Python List count() returns occurrences of element in a list
Python List pop() Removes Element at Given Index
Python List reverse() Reverses a List
Python List sort() sorts elements of a list
Python List copy() Returns Shallow Copy of a List
Python List clear() Removes all Items from the List
Python any() Checks if any Element of an Iterable is True
Python all() returns true when all elements in iterable is true
Python ascii() Returns String Containing Printable Representation
Python bool() Converts a Value to Boolean
Python enumerate() Returns an Enumerate Object
Python filter() constructs iterator from elements which are true
Python iter() returns iterator for an object
Python list() Function creates list in Python
Python len() Returns Length of an Object
Python max() returns largest element
Python min() returns smallest element
Python map() Applies Function and Returns a List
Python reversed() returns reversed iterator of a sequence
Python slice() creates a slice object specified by range()
Python sorted() returns sorted list from a given iterable
Python sum() Add items of an Iterable
Python zip() Returns an Iterator of Tuples

https://www.programiz.com/python-programming/methods/list

Why this does not work??

def delete_starting_evens(lst):
    for i in lst:
        if i % 2 > 0:
            break
        else:
            lst.remove(i)
    return lst

Blockquote

1 Like

i think one of the function calls provided by the exercise can help:

print(delete_starting_evens([4, 8, 10, 11, 12, 15]))

8 isn’t remove, this problem occurs when you have two even numbers after each other in the list and you remove from the same list as you are looping over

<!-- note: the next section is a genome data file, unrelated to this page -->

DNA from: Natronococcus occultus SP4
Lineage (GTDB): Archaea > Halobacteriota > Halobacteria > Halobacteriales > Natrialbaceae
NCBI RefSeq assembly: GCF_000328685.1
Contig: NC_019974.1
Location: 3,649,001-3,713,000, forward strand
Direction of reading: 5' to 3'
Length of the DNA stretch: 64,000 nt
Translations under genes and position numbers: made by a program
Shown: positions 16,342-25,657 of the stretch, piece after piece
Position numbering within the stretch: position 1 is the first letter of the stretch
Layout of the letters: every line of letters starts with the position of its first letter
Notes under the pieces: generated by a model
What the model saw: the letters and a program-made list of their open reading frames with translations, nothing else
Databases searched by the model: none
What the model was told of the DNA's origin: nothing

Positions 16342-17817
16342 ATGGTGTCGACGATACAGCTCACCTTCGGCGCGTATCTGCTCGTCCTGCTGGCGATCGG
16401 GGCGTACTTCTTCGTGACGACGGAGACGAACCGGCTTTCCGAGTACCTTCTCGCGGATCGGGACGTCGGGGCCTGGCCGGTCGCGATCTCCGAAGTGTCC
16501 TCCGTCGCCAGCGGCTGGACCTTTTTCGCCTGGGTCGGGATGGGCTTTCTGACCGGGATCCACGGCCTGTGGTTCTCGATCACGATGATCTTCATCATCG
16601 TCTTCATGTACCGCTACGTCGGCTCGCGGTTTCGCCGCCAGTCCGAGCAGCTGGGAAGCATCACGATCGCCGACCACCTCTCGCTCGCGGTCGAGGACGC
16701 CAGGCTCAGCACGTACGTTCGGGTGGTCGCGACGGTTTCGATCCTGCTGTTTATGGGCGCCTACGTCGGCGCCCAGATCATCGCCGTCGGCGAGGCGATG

1 Like

#Write your function here
def delete_starting_evens(lst):
while (len(lst) > 0 and lst[0] % 2 == 0):
lst.pop(0)
return lst

def dse(lst):
for i in lst:
if len(lst) > 0 and lst[0] % 2 == 0:
lst.pop(0)
return lst

#Uncomment the lines below when your function is done
print(delete_starting_evens([4, 8, 10, 11, 12, 15]))
print(delete_starting_evens([4, 8, 10]))
print(dse([4, 8, 10]))

I tried it with the for loop in function defined as dse() and it does not pop out the 10 of the list, could anyone explain why is that? thank you

1 Like

When i is a positional element and we pop that element, all the elements to the right of that get shifted. The next element to be iterated in the list will be from one more to the right that it was expected to be, hence an element is skipped.

4, 8, 10    # i is 4
pop(0)
8, 10       # i is 10
pop(0)
10          # i is None

The return value will be [10].

1 Like

The first solution that I have put #'s before works.
Why does the second solution leave [10] from a list of [4, 8, 10]? Why doesn’t it remove the 10 as well and give me ?

bank = [4]
bank.pop(0)